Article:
In German and Spanish (I think), you use the word for 'from'. In Japanese though, I think they use 'ni' (which can either mean 'to' or 'at'). In English we use the preposition 'by', which is rarely used for anything other than passives. Though it can have a locative meaning, which is what I think was its original meaning.
Are there other ways languages do this? To me, improvising with another preposition can potentially cause ambiguity issues. At least in English, if two 'by's would appear in a sentence, we can replace one with 'next to'. I.e:
*"It was put by the fridge by Bob" "It was put next to the fridge by Bob"
In German though, I don't know what you would do. As far as I know, they don't have another preposition they can use to mean 'von/from'. And of course 'von' is far more commonly used than 'by' in English. And Japanese 'ni' is even more commonly used than that! Really the only two things we express exclusively with 'by' is the agent of a passive construction, and the author of a book.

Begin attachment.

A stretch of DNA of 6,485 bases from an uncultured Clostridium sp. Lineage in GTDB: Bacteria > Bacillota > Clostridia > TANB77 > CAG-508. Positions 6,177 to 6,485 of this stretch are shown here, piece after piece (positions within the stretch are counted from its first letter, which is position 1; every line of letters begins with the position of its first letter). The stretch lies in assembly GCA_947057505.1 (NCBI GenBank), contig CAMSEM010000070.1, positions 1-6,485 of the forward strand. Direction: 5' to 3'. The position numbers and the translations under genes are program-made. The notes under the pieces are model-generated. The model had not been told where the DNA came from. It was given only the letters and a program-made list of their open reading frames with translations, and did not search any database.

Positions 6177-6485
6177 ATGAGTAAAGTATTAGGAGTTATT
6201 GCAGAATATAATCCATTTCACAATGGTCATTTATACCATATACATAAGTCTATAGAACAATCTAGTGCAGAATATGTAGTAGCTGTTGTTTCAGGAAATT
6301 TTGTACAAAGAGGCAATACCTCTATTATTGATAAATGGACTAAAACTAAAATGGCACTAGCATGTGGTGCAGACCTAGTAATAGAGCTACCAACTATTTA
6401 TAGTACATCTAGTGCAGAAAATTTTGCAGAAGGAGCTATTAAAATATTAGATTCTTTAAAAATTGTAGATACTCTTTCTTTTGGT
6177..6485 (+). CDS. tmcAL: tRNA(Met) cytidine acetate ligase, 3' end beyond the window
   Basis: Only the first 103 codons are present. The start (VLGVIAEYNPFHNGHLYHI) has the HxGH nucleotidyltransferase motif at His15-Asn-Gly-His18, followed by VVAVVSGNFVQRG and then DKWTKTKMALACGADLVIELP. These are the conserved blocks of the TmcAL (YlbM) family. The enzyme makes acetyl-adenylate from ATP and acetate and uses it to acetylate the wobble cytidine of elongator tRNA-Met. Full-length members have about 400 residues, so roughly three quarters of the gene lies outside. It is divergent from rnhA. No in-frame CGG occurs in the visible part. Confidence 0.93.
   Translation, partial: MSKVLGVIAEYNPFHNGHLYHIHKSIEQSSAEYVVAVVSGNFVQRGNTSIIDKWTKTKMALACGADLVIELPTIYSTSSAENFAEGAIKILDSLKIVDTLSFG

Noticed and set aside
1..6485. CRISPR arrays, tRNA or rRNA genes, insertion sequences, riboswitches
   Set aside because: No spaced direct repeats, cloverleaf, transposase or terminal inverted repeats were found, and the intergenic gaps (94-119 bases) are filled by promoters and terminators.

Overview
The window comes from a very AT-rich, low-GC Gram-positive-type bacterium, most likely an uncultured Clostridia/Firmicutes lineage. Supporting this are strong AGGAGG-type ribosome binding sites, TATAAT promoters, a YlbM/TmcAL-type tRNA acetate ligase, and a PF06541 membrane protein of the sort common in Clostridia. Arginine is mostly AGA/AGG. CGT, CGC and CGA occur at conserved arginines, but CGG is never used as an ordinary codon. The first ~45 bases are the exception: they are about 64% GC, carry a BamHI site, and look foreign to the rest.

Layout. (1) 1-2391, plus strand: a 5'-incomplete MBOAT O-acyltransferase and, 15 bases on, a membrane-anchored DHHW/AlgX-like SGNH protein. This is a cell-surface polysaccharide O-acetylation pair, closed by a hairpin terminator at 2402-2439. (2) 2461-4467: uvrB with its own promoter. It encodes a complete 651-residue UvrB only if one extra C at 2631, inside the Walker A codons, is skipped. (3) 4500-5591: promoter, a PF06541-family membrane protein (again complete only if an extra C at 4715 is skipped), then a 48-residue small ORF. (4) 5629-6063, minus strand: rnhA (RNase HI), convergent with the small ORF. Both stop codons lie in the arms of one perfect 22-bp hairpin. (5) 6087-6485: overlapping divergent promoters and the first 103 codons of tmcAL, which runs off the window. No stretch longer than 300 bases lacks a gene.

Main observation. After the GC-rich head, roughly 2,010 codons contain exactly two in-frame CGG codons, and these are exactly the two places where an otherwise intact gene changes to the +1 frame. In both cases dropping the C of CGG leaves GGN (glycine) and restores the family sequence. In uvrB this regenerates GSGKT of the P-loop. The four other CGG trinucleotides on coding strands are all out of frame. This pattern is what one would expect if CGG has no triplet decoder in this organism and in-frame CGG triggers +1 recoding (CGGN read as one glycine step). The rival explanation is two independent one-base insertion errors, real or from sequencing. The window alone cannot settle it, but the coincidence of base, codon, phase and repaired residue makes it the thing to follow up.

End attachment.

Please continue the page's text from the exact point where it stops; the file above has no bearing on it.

What are some other ways that languages use? I'd prefer answers from languages from different families. Languages that are related to each other are of course more likely to use the same tactic than languages that aren't (its probably why most European languages use the word for 'from').